It’s flea season and, according to the staff at Eugene City Spay & Neuter Clinic, it’s one of the worst Oregon has dealt with so far. My cat (Mao, a long-haired Siamese/Scottish Fold) and I have been struggling with fleas since February, when I moved into an apartment whose owners never fully dealt with the already existing flea problem. Needless to say, they attached themselves to Mao.
Ever since I adopted Mao, I’ve tried everything imaginable to help protect him from fleas. Sprays, powders, bombs, collars, and the “apply to the back of the neck” Frontline and Advantage. Several years ago, those might’ve worked, but as any Eugene vet will now tell you, the fleas have been building up a tolerance to Frontline and Advantage. Had this been common knowledge, I wouldn’t have spent more than $50 since February buying multiple flea products.
After spending several hours each week doing online research and poring over any flea-relief articles I could find, I finally found a new article recommending I try Comfortis. Comfortis is usually used for dog flea relief, but it’s recently been prescribed to cats, as it’s much stronger than Frontline and Advantage.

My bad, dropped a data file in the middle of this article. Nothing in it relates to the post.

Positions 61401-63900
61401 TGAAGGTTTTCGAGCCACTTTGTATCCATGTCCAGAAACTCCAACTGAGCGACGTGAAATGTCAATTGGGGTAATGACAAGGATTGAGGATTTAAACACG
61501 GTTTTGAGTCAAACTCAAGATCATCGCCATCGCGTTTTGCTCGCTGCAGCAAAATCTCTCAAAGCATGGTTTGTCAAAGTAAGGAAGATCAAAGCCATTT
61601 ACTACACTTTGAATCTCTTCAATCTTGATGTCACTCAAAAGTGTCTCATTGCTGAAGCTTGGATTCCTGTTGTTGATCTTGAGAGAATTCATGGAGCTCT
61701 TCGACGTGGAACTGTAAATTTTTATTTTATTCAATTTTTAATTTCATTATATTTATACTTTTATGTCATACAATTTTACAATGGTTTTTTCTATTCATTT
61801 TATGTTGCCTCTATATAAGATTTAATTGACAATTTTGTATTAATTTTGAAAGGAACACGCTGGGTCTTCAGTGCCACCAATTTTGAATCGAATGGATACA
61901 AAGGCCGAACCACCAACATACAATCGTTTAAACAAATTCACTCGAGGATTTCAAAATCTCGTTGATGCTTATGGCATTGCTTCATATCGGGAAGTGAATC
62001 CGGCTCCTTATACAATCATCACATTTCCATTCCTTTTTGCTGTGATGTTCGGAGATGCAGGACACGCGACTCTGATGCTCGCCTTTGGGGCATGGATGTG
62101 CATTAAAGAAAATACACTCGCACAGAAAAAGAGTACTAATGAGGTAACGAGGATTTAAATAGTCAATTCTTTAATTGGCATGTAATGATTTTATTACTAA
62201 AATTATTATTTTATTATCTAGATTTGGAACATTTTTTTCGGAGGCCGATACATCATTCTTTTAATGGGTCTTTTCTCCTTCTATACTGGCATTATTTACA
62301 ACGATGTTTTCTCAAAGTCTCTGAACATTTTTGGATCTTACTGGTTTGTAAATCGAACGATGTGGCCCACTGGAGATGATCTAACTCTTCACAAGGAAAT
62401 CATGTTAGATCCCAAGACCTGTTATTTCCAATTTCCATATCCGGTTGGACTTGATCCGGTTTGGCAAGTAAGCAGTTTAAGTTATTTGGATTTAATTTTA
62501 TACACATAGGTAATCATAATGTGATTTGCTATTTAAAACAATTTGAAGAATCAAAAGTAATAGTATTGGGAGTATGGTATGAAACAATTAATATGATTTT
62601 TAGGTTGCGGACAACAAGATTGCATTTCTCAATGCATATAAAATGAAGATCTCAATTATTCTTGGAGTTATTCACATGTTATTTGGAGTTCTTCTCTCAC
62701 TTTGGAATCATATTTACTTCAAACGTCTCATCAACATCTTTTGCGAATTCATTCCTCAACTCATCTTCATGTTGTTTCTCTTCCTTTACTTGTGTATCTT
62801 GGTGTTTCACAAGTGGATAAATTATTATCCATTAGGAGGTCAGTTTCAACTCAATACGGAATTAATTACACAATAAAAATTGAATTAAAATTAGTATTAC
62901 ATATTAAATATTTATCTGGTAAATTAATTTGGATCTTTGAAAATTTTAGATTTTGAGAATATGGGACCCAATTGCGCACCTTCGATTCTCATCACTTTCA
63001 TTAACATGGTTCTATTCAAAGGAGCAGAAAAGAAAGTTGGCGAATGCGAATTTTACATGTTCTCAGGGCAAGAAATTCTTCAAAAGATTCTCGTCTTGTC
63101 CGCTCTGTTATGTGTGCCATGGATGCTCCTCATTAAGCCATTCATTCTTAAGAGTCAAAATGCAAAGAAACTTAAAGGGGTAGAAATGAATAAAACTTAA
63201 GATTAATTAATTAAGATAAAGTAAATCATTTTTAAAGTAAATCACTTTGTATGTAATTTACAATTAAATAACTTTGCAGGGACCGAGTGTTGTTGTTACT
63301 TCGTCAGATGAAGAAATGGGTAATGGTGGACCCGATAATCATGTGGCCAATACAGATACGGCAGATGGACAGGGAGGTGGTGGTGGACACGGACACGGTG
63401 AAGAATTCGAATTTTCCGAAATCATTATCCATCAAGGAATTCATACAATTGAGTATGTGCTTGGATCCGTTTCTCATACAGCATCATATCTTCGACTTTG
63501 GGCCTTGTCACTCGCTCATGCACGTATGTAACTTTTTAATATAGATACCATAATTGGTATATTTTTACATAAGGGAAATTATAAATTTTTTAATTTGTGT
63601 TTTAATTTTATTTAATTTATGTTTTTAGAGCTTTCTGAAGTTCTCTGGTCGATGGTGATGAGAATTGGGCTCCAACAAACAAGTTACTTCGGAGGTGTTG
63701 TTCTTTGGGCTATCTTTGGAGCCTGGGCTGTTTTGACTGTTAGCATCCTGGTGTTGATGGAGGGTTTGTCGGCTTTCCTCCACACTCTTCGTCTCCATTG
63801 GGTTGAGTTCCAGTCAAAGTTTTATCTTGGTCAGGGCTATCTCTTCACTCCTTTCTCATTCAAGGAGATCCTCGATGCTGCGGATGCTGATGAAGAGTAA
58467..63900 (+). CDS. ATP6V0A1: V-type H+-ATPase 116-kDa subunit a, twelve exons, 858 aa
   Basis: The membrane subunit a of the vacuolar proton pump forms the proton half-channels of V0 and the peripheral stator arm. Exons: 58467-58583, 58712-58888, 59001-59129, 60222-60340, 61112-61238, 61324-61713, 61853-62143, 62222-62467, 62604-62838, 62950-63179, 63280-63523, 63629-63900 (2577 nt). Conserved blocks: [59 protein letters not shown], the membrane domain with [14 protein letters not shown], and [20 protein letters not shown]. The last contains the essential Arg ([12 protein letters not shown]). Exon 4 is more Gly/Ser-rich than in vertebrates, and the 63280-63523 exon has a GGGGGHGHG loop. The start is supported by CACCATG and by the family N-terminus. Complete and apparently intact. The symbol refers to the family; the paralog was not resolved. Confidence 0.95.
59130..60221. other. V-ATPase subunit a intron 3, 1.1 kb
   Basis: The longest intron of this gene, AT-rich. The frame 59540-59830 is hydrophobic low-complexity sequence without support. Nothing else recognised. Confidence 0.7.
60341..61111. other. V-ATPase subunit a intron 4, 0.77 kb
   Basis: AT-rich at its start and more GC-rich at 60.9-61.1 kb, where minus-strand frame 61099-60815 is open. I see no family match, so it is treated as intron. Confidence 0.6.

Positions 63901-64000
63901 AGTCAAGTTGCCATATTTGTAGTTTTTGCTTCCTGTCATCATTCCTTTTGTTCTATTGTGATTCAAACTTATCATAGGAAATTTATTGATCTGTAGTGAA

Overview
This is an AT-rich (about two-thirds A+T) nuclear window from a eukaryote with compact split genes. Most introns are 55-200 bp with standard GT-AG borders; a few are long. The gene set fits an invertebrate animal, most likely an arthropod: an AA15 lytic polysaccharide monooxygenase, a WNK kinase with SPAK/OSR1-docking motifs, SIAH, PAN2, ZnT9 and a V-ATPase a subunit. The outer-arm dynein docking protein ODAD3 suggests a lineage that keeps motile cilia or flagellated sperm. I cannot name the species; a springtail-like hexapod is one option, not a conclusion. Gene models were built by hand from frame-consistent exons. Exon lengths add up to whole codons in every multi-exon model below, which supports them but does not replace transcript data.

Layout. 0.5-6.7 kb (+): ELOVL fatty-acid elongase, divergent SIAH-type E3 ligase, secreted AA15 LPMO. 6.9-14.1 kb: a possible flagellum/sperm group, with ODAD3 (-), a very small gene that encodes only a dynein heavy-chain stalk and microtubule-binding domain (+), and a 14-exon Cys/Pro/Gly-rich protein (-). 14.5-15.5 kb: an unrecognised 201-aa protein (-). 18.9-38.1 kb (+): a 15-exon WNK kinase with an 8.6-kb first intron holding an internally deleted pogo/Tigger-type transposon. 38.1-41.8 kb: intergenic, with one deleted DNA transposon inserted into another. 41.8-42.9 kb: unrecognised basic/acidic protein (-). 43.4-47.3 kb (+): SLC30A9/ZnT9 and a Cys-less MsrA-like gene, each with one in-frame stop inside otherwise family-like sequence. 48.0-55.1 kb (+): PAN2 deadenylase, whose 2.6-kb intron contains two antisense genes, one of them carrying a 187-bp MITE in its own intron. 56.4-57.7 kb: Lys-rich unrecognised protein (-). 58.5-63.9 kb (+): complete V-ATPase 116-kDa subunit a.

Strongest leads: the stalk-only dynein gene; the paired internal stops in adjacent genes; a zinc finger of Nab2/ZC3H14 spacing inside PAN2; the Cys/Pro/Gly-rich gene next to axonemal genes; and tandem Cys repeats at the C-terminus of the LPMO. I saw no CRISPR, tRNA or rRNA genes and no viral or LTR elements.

I consulted with as many vets as I could find, and bugged my friends and family for their advice before finally deciding to get Mao a prescription for Comfortis. At Eugene City Spay & Neuter, you can buy a 4-month Comfortis subscription for $18. An exam is required to get the prescription, but it will be worth it to rule out any other reasons your pet might be scratching (turns out, Mao also had a food allergy).
Although I saw a decrease in Mao’s scratching in the first couple of days, there were a few other things I did to help kill the flea population.
1. Wash everything. Rugs, blankets, and all bedding. Try to do this every week.
2. Vacuum. If you can, put a flea collar in your vacuum canister (to kill any that get sucked up), and vacuum every inch of carpet you can reach and the crevices of your mattresses, where fleas like to lay their eggs. Empty the vacuum bag immediately after you finish.
3. Deflea. Sprays and powders do work, as long as you use them weekly and use them properly in combination with the Comfortis. Remember to apply sprays and powders generously.
Remember to treat all your animals at the same time and preferably on the same schedule so don’t have to keep track of multiple application times. It can be costly staying on top of flea treatments, but if you follow the directions on every spray, powder, or other product, and do it right the first time, you’ll soon see a difference.
Eugene City Spay & Neuter Clinic can be reached at 541-682-3643. They are located at 3970 West 1st Avenue, Eugene, OR 97402.